Controversy over the use of non-Dutch campaign materials for upcoming local elections continues throughout the Netherlands. Radio Netherlands Worldwide this week published an overview of the debate, sparked by posters and brochures published in Arabic, Turkish and Chinese promoting candidates from several parties. The overview juxtaposes comments from integration Minister Eberhard van der Laan stating that materials go against integration to Dutch society with politicians and university professors who support bilingual materials as an important way to keep non-Dutch speakers informed and involved in their local political process.
Radio Netherlands Worldwide runs an article this week exploring conversion to Islam in the Netherlands. The article profiles a couple in Rotterdam who converted to Islam over a decade ago. Defending their “beautiful belief”, the couple notes that their conversion to Islam makes some people frightened or anxious, which they attribute to a lack of information. “Here in the Netherlands we just don’t know the simple basics about Islam. That’s also true within the government and the police and security services. I think that’s so sad. That’s how you make people afraid”.
Radio Netherlands Worldwide this week features a story on Jong Rast, a theatre project aimed at integrating youth in the multicultural Amsterdam West neighborhood.
The project holds auditions and recruits students from 15-24 years old from local schools, with the goal of finding “promising young actors from various cultural backgrounds who can relay their own experiences from different perspectives.” Sufyen, a participant in the program explains, “Everyone here has one passion: acting. We don’t care if people are black or white, what kind of clothes they wear or if a girl does or does not wear a headscarf.”
A series of confrontations have erupted in recent weeks between Moroccan and Mollucan communities in the central Netherlands town of Culemborg.
Conflict between youths of the two communities began on New Years Eve and have continued, with police making several arrest, erecting physical barriers between the communities, and banning public gatherings of over three people for a period of two weeks.
Although tensions continue, the city held a march of reconciliation on January 7, which was attended by 250 people.
News reports address a number of sources for the conflict. NRC assigns the responsibility for the “race riots” to competition among young men, while Radio Netherlands Worldwide stresses ethnic divisions, though also noting that most Moluccans in the Netherlands are Christian while the Moroccan community is predominantly Muslim.
An internet video launched on October 20, 2009 envisions a world in which everyone of Moroccan descent has left the Netherlands. The 8 minute film, titled Kop of Munt (Heads or Tails), appears on the website www.munt.nu. The film’s creators describe themselves as “socially engaged Dutch-Moroccan young people bursting with energy and creativity”. But exactly who they are remains unclear, as the makers of both film and website remain anonymous.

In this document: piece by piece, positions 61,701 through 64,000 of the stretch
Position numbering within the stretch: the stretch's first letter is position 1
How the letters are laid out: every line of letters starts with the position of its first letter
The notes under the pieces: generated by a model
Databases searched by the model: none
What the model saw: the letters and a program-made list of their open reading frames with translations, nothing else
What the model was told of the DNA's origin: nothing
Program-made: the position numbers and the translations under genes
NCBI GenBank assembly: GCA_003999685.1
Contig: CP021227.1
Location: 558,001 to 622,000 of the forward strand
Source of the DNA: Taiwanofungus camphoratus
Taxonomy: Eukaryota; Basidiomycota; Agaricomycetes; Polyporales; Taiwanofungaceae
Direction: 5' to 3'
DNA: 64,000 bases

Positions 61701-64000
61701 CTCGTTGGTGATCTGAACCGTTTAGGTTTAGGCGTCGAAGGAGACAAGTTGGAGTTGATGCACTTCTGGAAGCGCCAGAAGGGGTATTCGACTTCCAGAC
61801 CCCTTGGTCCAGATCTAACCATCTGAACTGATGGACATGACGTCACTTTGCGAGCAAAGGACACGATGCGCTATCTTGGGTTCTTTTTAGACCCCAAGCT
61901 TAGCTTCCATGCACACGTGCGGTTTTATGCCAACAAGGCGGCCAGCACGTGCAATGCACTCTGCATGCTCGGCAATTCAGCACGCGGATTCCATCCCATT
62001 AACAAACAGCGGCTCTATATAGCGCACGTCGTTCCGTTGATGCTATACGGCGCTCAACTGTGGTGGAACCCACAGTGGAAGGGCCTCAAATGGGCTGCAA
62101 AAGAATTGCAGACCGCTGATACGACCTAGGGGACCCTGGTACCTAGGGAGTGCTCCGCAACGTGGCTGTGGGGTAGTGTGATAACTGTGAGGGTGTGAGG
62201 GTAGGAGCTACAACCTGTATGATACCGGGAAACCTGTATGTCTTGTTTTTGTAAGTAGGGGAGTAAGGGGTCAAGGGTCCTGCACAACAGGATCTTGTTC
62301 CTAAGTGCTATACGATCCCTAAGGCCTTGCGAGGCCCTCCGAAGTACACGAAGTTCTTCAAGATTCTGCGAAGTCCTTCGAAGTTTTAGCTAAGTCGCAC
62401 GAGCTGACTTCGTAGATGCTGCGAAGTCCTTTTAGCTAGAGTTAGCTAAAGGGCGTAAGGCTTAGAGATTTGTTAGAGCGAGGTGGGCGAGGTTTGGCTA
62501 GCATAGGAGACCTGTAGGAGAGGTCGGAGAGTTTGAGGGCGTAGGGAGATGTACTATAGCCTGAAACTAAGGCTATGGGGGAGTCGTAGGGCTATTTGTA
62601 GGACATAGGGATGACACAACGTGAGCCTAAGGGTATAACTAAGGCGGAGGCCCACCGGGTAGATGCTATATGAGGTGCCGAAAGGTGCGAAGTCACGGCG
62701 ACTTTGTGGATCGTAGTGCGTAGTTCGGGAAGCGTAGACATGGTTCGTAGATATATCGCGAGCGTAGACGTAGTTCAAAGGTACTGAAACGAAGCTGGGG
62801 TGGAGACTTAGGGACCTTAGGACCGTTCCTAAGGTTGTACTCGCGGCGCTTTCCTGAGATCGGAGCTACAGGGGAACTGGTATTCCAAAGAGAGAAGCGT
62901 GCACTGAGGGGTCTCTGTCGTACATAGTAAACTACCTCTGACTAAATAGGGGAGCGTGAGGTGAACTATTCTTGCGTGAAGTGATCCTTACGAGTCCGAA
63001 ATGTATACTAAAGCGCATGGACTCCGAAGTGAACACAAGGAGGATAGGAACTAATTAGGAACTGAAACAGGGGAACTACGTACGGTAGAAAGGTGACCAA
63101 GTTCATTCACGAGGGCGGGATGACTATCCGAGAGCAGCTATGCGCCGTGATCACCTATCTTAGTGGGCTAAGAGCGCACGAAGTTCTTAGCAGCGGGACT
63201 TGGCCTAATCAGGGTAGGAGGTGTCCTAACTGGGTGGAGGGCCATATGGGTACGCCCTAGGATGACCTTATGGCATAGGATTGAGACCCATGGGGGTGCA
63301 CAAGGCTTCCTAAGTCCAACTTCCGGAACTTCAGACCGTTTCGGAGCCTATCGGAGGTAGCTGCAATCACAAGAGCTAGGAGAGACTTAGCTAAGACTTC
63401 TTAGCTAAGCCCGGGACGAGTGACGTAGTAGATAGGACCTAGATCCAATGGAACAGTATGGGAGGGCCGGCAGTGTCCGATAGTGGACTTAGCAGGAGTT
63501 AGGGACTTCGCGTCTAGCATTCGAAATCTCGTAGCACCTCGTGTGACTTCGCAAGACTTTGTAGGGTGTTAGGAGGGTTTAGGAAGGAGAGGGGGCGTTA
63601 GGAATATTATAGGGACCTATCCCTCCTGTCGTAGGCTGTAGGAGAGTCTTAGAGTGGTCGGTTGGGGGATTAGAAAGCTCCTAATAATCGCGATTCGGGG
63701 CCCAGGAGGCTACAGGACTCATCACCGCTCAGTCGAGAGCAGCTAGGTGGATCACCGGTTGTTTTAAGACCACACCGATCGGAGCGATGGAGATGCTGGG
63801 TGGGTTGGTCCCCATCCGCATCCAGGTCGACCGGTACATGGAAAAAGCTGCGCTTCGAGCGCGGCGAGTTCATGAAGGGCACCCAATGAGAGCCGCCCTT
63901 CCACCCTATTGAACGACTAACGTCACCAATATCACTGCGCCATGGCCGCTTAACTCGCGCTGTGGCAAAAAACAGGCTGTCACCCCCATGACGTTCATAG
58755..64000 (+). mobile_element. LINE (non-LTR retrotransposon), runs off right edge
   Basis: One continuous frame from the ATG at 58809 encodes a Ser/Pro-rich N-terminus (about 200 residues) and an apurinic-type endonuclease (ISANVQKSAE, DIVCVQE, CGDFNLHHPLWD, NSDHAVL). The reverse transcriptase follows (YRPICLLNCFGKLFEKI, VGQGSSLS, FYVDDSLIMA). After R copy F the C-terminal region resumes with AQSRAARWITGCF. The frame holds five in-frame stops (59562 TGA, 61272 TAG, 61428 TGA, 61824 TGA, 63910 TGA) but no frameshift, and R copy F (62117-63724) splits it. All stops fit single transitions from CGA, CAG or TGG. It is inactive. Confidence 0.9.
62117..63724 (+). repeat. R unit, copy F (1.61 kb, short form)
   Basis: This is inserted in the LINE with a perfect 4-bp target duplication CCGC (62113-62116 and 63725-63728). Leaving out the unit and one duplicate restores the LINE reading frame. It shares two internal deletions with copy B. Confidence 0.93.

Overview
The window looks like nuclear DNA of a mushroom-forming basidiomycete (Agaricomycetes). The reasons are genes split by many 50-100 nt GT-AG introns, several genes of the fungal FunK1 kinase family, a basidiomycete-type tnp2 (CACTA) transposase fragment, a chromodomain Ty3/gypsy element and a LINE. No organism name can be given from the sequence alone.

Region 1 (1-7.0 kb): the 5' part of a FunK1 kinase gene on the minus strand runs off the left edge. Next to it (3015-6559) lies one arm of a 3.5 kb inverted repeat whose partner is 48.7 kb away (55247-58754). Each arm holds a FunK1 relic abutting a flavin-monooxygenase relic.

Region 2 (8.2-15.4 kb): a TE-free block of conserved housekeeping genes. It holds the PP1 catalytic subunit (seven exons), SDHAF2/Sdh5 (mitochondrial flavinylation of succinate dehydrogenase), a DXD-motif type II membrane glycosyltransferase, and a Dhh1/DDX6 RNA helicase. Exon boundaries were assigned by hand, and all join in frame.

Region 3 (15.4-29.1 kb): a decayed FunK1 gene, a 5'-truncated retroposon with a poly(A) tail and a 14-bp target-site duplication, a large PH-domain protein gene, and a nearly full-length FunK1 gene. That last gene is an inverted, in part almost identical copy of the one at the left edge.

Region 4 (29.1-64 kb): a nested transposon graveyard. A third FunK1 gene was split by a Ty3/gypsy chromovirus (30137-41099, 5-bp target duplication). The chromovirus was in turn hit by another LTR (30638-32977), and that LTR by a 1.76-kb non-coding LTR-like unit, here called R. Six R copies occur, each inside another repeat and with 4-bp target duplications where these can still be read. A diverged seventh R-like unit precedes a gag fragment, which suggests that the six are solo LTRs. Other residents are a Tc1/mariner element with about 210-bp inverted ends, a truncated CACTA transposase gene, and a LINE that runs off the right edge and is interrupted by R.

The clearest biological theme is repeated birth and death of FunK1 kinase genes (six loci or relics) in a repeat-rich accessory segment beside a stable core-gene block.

In the world of Kop of Munt, Rotterdam has no mayor, taxis are stranded without drivers, and newspapers go undelivered. “Worst of all”, as Radio Netherlands Worldwide reports, “in a country with no Moroccans at the center of controversy, the Dutch press is struggling to fill its pages. An empty newspaper opinion page desperately appeals to its readers for material.”
The makers claim to show that “Moroccan Dutch people are an integral part of society.” However a poll conducted on right wing news website geenstijl.nl in reaction to Kop of Munt was rushed by respondents welcoming the idea of a “100 percent Moroccan-free” Netherlands.
A 30 year old Dutch man of Moroccan is on trial for genitally cutting his six year old daughter. The public prosecution has requested the sentence saying that the girl has been permanently mutilated by the man. The charges came after the girl told foster parents that her father cut her. Female circumcision is a criminal offence in the Netherlands, but victims often remain hidden, because the cutting takes place in a closed family setting.
The accused man denies the charges and pleads not guilty. His defense lawyer sees the five-year-old daughter’s statement as highly questionable and has applied for a second opinion from a legal psychologist. The girl and her sister have been taken into care.
In coverage of the case Radio Netherlands Worldwide includes a discussion with cultural anthropologist and midwife Dineke Korfker, who says that female circumcision is not originally a Muslim practice. “People often see it as being Islamic and think it’s prescribed by the religion, but the highest Islamic body, the Al-Azhar University in Egypt, has officially distanced itself from the practice and calls on people not to do it.” Korfker also notes that the practice is not found in Morocco.
A verdict for the case, and possible sentencing, is due on September 17